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CBC Hour: Voting Rights Act, Section 5

Floor Speech

Location: Washington, DC


Mr. HORSFORD. Thank you, Representative Hoyer. As our whip, you have provided a strong and articulate voice on these and other issues, and we look forward to continuing to work with you as we move our country forward and protect the most fundamental of all rights--the right to vote.

Mr. Speaker, at this time, I now yield to my co-anchor, my colleague as a freshman member in this 113th Congress. I am pleased to be working with him as one of the co-anchors for the Congressional Black Caucus and bringing these important issues to all of our constituents throughout this great country, the distinguished Member from New York, Representative Hakeem Jeffries.


Mr. HORSFORD. Mr. Speaker, as the Congressional Black Caucus has discussed this evening, voting rights are an issue that all Americans are entitled to, and we should be helping more voters to participate in our democracy, not creating laws that prevent or discourage anyone from voting.

As my colleague just explained, the coanchor from New York (Mr. Jeffries), we have made tremendous progress in recent history in securing the right to vote for many minority communities. A fully free and democratic society is always a work in progress, and with each election we are reminded that we cannot rest. We must always come to the defense of voting rights, and we cannot be caught off guard or pretend that because time has passed that we do not need to continue to fight to safeguard our rights. Now, no successful social justice movement has secured freedom absent vigilance, and that's why we are here tonight--to defend a pillar of justice and democracy.

The Voting Rights Act of 1965 was approved by Congress to protect fundamental voting rights and to protect minority groups from disenfranchisement. After a series of violent attacks on civil rights leaders who were registering African Americans to vote, former President Lyndon B. Johnson sent draft legislation to Congress to protect voting rights, and it was signed into law soon thereafter.

Since then, the Voting Rights Act has been one of the Nation's most effective civil rights laws and tools to combat discrimination and voting. Over time, the tactics used to stop people from voting have become more sophisticated. Unfair voter ID laws, barriers to voter registration, and narrowed early voting opportunities were all used in an attempt to suppress the vote in 2012. Overall, 2,400 changes in voting laws were stopped because of section 5 of the Voting Rights Act, as my colleague Mr. Jeffries just outlined.

In January, NAACP President Benjamin Jealous said:

The Nation has been facing some of the ``greatest attacks on voting rights since segregation'' and that the potential to repeal section 5 is the biggest threat yet.

Whether it's attempts to restrict early voting in Ohio or in Florida or whether it's throwing up billboards in minority communities that read ``voter fraud is a felony,'' we know that our work is not done. Intimidation is still a tactic employed by some seeking to scare voters from the polls. Until that threat is extinct, section 5 of the Voting Rights Act still has a very important role to play in making full democratic enfranchisement a reality in our society. We secured the integrity of our electorate in 2012, and it's in part because of the Voting Rights Act.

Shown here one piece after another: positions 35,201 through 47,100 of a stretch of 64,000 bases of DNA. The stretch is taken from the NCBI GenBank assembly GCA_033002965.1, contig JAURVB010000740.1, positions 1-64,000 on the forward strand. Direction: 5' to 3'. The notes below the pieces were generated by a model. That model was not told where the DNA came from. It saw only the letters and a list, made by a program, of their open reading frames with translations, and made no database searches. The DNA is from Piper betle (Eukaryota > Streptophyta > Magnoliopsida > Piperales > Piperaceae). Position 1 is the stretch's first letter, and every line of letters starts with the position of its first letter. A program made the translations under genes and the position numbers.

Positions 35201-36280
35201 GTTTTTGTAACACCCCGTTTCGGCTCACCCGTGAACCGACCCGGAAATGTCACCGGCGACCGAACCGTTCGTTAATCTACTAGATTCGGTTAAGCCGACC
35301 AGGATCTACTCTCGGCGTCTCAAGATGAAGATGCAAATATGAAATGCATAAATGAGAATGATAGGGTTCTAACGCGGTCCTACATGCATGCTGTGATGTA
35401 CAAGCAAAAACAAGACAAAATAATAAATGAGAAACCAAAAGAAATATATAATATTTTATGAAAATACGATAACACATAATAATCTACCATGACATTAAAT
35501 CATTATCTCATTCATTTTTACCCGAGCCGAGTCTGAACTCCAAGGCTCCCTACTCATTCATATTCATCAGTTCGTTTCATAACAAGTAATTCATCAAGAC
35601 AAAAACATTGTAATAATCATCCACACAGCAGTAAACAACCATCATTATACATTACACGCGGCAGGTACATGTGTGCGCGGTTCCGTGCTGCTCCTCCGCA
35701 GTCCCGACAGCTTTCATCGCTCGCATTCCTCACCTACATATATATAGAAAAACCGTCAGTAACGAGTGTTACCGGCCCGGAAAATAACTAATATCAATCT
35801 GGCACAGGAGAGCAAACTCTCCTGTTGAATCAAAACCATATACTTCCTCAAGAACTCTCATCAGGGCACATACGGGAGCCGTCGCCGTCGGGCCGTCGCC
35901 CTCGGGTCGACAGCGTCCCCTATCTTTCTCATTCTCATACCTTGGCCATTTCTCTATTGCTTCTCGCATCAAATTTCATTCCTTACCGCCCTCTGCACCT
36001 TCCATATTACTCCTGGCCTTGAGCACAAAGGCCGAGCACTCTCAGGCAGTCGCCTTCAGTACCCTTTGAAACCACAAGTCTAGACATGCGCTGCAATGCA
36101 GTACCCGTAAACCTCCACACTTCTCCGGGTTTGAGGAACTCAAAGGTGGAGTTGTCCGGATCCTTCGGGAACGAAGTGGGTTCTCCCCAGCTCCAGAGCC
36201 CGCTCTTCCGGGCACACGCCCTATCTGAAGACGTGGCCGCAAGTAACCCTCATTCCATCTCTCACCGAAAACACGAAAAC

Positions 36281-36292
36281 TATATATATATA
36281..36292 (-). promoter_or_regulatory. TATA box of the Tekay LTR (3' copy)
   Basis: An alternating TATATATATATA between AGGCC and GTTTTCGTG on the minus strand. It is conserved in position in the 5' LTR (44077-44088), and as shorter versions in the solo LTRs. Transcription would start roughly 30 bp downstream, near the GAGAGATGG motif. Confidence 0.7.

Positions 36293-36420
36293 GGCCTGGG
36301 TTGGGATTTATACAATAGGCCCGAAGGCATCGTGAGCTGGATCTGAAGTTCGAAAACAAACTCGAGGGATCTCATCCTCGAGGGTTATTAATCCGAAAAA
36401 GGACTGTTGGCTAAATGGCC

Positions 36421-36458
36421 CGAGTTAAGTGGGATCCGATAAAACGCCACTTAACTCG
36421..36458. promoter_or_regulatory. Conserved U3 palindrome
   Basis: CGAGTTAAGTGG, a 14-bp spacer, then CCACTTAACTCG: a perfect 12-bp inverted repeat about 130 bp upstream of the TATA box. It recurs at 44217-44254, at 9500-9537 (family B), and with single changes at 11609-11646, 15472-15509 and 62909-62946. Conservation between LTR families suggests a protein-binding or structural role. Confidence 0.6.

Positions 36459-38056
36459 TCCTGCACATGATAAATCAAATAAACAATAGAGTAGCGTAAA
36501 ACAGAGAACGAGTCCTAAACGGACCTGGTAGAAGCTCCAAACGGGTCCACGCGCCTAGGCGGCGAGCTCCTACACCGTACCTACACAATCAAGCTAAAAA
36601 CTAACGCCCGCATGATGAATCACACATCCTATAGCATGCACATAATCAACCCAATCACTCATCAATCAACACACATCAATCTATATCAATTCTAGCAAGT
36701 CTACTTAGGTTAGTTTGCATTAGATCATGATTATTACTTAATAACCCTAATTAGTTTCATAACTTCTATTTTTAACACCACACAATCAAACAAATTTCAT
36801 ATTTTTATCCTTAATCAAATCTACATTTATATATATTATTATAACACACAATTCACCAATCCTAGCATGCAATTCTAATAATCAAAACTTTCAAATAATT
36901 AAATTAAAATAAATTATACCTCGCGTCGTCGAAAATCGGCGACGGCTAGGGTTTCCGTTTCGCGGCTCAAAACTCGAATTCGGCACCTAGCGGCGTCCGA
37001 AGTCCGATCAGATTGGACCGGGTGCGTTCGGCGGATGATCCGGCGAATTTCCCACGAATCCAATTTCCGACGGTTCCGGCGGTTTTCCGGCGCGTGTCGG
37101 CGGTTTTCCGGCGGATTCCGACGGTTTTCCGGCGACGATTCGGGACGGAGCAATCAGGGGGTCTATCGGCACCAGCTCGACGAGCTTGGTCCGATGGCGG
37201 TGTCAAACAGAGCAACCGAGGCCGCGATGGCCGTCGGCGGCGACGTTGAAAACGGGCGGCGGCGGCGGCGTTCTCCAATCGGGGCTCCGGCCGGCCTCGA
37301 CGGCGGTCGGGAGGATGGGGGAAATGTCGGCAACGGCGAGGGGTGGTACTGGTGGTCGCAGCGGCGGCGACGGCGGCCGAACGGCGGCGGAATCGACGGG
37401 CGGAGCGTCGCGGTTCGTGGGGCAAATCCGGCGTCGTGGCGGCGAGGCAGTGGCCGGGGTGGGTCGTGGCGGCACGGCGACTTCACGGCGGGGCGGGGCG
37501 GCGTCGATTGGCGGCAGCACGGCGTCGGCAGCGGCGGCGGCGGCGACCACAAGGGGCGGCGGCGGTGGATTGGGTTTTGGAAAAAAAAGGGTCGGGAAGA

This is not a partisan issue. There is bipartisan consensus on that point. In 2006, the Voting Rights Act was reauthorized with overwhelming support from both sides of the aisle. In fact, this body, the House of Representatives, has voted four times--with strong bipartisan support every time--to reauthorize section 5 of the Voting Rights Act.

Every reauthorization has been signed into law by a Republican President. The most recent reauthorization vote was 390-33 in the House and 98-0 in the Senate.

As part of the last reauthorization, Congress released over 15,000 pages of committee reports that demonstrated large-scale evidence of voting discrimination. Not only did these findings lead to a bipartisan vote to reauthorize the legislation, but Congress also cited the invaluable role of section 5 in thwarting racial injustice. According to the committee report, without the continuation of the Voting Rights Act's protections, the evidence is clear that ``racial and language minority citizens will be deprived of the opportunity to exercise their right to vote, or will have their votes diluted.''

In other words, Mr. Speaker, the Voting Rights Act is important for many different communities.

The writing is on the wall. Our work is not done. Section 5 must be upheld. And because of that, we stand in strong support of the Voting Rights Act here tonight.

I'd like to now bring my colleague, Mr. Jeffries, up so we can highlight some of the provisions of the Voting Rights Act, both from a historical perspective but most importantly how it still applies today.


Mr. HORSFORD. Thank you, Representative Jeffries. As you just indicated, Wednesday's hearing before the Supreme Court is to hear arguments as they pertain to whether to preserve section 5 of the Voting Rights Act. That is why the Congressional Black Caucus has come to the floor this evening, to bring attention to this very important provision of current law and to ensure that, as the legislative branch, we have the ability to preserve and to strengthen the Voting Rights Act as necessary.

We want to continue to push forward. There are those who have come before who have fought, bled, and died for our right to vote. We want to continue to fight and preserve everyone's right to vote.

Mr. Speaker, at this time I yield back the balance of my time.


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